CROs: Building Self-Sufficient Communities

Community Resilience Organizations (CROs) have sprung up in six Vermont towns since Tropical Storm Irene flooded the local villages and beyond in 2011. Starting in 2014, Hartford is one of six towns to start a local branch – previously known as Community Resilience Organization of Hartford, the group’s name recently changed to Resilient Hartford – from the overarching program of CROs, a non-profit originally organized by Peg Hough, in response to the damaging effects Irene had on Vermont. Peg put over 30 years of environmental and urban planning experience into the creation of CROs. By its very nature, the organization is based on the classic Vermont values of bringing together and strengthening communities to become more self-sufficient through individual and group work.

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Put simply CROs focus on foreseeable and unexpected changes in water, food, and energy supplies that a community or neighborhood may face. When a community is more self-sufficient in the face of minor and major hazards they are more resilient, and community resilience is the goal. Local CRO groups receive support from the larger organization and are involved with town government, similar to a planning commission. Members of CROs act as liaisons to different arms of the town government. In Hartford, a few of these members include Matt Osborne, the town planner, and Paige Heverly the Energy and Transportation Project Coordinator at Vital Communities. 

Even on a small scale these groups’ input with local town and village government, combined with the ability to organize community members, can have a significant impact. Paige Heverly (soon to be the Resilient Hartford chair at the time of this interview) explains to me how something as simple as the heavy rain in late June of 2017 brought up a recurring issue of washouts around the train tracks. With the CROs input and action the repair of those washed out areas included planting woody plants and upsizing the culverts upstream to reinforce and prevent future problems. The idea is to locate those areas where the community themselves can better, creating greater resilience to future issues.

One of the larger tasks the group is charged with is reviewing, modifying, and implementing the state’s Hazard Mitigation Plan for Hartford and its five villages. The plan is called “Vermont Stronger” and when the state has concluded its writing the six CRO towns will review and discuss its contents internally and within the community. The aim is to know the plans within, educate the community, and add to the report to make it specific to the local community. As chair of Resilient Hartford, this will be Paige’s primary responsibility. Paige’s qualifications for this role include a Masters of Environmental Law and Policy from Vermont Law School, with an undergraduate from Green Mountain College in renewable energy and eco-design.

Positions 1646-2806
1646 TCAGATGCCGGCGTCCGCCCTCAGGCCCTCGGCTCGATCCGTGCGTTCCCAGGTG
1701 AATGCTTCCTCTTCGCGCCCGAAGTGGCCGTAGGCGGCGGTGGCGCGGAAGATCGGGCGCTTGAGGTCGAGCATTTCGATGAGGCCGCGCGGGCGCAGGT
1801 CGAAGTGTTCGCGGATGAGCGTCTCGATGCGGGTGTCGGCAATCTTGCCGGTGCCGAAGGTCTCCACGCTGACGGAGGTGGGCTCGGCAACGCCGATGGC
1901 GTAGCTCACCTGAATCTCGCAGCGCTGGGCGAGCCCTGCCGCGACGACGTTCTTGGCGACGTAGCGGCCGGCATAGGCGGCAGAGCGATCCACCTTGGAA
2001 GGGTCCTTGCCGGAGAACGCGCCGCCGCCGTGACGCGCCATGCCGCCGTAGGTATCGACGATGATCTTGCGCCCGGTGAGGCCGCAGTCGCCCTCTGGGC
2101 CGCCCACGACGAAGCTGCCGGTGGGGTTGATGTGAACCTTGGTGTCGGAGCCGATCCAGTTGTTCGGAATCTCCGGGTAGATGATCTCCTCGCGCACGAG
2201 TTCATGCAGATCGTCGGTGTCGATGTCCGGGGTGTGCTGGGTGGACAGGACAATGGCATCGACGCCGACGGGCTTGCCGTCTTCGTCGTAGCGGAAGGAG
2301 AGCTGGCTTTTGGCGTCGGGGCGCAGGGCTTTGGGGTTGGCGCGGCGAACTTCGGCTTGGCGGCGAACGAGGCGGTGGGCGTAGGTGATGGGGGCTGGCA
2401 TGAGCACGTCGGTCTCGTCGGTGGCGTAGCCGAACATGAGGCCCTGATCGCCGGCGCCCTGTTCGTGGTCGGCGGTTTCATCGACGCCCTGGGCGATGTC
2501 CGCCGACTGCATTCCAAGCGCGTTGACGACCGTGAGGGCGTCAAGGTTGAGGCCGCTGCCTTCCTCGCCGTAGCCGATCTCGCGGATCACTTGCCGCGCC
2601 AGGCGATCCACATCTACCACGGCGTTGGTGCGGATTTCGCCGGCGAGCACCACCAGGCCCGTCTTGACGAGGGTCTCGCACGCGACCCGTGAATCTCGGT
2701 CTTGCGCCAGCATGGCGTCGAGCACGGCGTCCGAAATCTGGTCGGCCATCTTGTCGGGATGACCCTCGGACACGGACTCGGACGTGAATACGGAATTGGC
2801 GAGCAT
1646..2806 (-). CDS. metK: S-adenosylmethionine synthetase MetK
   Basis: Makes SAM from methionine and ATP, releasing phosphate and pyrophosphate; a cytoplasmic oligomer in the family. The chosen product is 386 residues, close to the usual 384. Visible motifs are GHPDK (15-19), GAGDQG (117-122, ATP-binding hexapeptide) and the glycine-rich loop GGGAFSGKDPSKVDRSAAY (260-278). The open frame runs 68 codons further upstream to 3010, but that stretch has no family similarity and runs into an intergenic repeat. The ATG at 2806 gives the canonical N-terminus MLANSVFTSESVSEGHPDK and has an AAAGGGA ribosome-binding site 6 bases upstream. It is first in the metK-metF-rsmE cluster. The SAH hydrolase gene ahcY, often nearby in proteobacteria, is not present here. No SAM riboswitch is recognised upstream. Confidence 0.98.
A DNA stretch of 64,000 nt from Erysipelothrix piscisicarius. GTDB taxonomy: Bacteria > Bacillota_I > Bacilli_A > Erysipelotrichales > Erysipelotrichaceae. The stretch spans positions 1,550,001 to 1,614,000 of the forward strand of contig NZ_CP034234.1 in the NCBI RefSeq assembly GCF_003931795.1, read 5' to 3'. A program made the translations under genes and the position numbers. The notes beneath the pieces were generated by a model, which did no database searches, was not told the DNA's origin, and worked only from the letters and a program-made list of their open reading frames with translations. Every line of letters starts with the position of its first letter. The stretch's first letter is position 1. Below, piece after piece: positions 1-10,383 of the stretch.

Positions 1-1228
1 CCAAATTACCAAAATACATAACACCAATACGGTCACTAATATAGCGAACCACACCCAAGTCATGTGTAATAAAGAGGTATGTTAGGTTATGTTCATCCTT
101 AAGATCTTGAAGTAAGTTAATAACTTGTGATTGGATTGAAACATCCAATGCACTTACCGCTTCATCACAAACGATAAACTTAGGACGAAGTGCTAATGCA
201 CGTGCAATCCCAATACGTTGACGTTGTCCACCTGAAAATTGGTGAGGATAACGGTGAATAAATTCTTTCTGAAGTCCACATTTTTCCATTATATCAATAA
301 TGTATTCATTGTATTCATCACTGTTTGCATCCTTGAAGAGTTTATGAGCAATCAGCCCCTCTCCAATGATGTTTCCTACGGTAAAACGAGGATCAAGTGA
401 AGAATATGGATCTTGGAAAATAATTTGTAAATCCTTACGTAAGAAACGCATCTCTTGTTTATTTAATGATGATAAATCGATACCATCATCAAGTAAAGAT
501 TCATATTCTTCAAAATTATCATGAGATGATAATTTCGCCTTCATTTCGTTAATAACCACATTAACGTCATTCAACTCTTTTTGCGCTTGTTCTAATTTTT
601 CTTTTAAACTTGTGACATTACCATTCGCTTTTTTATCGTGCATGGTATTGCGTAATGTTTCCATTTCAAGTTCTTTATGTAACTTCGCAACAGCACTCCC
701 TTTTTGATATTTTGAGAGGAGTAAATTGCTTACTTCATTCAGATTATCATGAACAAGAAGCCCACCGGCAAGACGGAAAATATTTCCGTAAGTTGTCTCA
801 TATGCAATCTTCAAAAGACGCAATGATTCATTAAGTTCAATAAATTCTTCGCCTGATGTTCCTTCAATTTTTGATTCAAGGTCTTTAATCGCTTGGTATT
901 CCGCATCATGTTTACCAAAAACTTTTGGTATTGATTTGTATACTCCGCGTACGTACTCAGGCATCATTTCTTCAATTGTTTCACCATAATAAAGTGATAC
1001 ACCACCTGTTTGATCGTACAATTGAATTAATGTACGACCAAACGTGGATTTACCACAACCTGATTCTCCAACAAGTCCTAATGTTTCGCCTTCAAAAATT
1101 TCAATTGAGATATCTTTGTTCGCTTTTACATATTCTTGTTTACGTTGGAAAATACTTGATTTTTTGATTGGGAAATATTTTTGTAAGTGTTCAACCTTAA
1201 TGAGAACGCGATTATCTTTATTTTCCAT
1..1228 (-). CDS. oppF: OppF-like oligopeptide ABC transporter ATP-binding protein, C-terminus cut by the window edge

Paige points out while discussing the issues brought by the rain in 2017 that Hartford, like every town, has access to state and federal programs that could take care of similar problems. FEMA would pay for more culverts upstream but does not allocate funds for the upsizing of culverts, which is what this particular scenario needed. With this explanation, Paige emphasizes the fact that you as a community member know best “which roads always wash out, and which grandmother in the neighborhood is now alone since her last grandchild moved away.”

Everyone in your local chapter of the CRO is a community member, and not all of their agenda stems from natural disasters or even the town government. CRO projects include resilient assessments and project workshops to address what community members want to focus on in their town, such as planting riparian buffers, neighborhood captain programs, community celebrations, roundtable discussions, and creating emergency shelters, to name a few. 

This past summer, the Hartford’s CRO had their first workshop series. The series included talks from Vermonter Ben Falk, author of the book Resilient Farm and Homestead, and Chuck Collins, author and senior scholar at the Institute for Policy Studies where he directs the Program on Inequality and the Common Good. The workshop series included more hands-on activities including a compost skills demonstration and talk, work in the White River Junction community gardens, tree health demonstrations and tree guild planting, old cemetery clean-ups, and food preservation.

Do you have a workshop you’d like to lead? Interested in having your opinion and knowledge added to the input for Hartford’s Hazard Mitigation Plan? Want to start a neighborhood branch of the Hartford’s CRO that creates a community garden or checks in on the elderly on your block during times of extreme weather? They are very intent on building more neighborhood groups in the five villages and strengthening the sense of united villages. The organization provides resources, and informative meetings so don’t hesitate to get involved. You can get in touch through the website, or contact Paige directly at
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